Capital Fringe Review: ‘Dance of the Wasp and Spider’ by Eric Denver

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As Dance of the Wasp and Spider opens, there is a five-minute monologue by the leading actor Tyler Brody who provides a more in-depth analysis as to the play’s title.  As the wasp dominates the spider, it eventually delivers its pain and torturous sting.  The wasp lays its larvae on the spider’s stomach and when the newborns hatch they consume what remains of the spider. Tyler ends his monologue with these final words…”I am a Spider and soon you will be, too.” sixteen (93)Combined with the ominous background music playing since the patron enters the theater, I definitely felt that I had entered the Twilight Zone.

The performance intensity never let up as I sat transfixed throughout the play keeping abreast of the story that was playing out before me. Although family-based with a mother, father, son and daughter and daughter’s boy friend as the principal characters, the cast numbers eight. The lead male actor Alex Badalov, who is on-stage about 90% of the performance, portrays Tyler Brody, the troubled son who is challenged by his family and friends, and he dominates the production for this edge-of-your seat thriller.

The play consists of two acts each with two scenes which all take place in the Brody home. There are two rooms consisting of a sofa and a coffee table stage right and the proverbial four seated kitchen table stage left. The stage is used to its fullest extent as the action is carried out before your eyes. The choice of this particular subject matter with the horrific shootings at Sandy Hook and the Trayvon Martin case (still fresh from its constant broadcasts on radio/television the last two weeks), make it even more timely. The American psyche has been hammered with the issue of guns and violence and certainly this play reminds us we still have lots of work to do in this arena.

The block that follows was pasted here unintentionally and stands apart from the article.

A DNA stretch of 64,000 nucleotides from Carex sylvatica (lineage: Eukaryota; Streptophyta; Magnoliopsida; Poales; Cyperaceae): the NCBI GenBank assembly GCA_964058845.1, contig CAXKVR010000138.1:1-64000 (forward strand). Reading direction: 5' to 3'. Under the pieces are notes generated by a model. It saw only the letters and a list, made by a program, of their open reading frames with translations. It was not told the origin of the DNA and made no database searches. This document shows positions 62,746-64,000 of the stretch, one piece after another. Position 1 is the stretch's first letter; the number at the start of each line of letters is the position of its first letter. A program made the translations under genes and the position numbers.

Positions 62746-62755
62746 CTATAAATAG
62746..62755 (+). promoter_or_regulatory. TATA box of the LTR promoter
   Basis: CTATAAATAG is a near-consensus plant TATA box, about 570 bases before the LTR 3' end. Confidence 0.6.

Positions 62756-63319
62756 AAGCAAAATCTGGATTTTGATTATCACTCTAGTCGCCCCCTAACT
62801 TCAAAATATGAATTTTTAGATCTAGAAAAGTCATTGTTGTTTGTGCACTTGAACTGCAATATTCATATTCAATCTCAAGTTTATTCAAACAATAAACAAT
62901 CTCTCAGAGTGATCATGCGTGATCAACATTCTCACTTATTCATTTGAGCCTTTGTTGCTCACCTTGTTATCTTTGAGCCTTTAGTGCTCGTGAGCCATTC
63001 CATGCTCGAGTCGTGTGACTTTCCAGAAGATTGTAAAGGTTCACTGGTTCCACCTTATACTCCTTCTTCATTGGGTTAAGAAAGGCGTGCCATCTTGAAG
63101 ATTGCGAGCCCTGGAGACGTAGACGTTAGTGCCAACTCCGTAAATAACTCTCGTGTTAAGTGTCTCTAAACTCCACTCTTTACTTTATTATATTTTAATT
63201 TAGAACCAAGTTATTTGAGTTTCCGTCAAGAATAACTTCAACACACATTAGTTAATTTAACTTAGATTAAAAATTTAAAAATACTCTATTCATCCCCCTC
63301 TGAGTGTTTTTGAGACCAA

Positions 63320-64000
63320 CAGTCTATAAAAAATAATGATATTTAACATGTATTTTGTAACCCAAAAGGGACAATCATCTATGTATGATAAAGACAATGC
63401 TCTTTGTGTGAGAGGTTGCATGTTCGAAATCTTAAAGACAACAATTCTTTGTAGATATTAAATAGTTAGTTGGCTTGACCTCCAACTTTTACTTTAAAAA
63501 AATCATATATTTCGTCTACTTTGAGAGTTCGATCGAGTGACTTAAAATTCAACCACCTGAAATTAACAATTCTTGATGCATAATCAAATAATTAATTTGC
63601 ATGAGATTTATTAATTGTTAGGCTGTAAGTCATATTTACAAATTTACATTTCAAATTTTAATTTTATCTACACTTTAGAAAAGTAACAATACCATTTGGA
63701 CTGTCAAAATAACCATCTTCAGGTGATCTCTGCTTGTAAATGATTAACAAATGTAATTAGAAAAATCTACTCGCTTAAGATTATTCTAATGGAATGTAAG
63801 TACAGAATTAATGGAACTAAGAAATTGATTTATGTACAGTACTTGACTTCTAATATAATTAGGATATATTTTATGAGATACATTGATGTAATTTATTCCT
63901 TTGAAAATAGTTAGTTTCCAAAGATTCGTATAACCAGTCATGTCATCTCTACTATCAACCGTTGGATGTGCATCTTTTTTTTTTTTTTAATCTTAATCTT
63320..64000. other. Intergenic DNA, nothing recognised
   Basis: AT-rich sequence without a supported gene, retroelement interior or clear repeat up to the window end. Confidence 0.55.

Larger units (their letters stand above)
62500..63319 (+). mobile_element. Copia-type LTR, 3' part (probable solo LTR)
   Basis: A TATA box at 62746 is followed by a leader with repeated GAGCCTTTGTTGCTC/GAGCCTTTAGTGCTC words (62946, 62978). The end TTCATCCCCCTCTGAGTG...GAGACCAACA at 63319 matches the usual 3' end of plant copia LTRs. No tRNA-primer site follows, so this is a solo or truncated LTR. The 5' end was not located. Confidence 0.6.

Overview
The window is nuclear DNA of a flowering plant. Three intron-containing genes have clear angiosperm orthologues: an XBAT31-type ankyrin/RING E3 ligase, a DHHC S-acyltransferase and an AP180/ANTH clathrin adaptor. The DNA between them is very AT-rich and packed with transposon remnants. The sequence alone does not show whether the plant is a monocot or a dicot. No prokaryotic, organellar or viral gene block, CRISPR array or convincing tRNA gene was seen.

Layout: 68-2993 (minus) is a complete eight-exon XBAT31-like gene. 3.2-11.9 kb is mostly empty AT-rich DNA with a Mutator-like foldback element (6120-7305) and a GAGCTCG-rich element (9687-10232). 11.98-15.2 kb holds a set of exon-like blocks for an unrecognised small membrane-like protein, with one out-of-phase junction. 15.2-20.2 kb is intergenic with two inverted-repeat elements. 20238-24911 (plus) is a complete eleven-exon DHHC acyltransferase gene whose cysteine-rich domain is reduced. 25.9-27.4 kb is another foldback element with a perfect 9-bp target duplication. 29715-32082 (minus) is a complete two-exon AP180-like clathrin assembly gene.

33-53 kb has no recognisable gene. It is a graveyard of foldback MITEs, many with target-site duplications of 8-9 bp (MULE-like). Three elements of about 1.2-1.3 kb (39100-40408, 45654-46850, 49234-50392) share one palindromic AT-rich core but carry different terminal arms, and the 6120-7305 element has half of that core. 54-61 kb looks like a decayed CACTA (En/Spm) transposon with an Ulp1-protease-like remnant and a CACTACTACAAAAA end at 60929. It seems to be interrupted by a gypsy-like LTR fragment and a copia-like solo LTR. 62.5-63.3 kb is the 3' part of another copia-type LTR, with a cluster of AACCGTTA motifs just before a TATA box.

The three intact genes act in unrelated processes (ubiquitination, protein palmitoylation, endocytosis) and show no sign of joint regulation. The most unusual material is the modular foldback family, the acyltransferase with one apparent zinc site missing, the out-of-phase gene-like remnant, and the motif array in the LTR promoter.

Sometimes when you have one person Larry E. Blossom serving in the roles of writing, producing and co-directing the results can be a detriment since teamwork might be minimized. Since Mr. Blossom has over 30 years in the mental health field, he has accomplished a pragmatic representation which is both realistic and believable. With the able assistance of Sound and Light Designer Elliot Lanes, he successfully incorporates music which only heightens and action of what’s transpiring on the stage. He also adds wry humor at times too when in one scene he audience hears the Mr. Rodgers TV show jingle- “It’s a beautiful day in the neighborhood,” about 180 degrees different from what’s transpiring on stage.

This is definitely a ‘Must-See’ fringe show that should not be missed.

Running Time: 70 minutes.

Dance of the Wasp and Spider plays through July 27, 2013 at the Mountain at Mt. Vernon Methodist Church- 900 Massachusetts Avenue, in Washington, DC. For performance times and to purchase tickets, vist the show’s Capital Fringe page.

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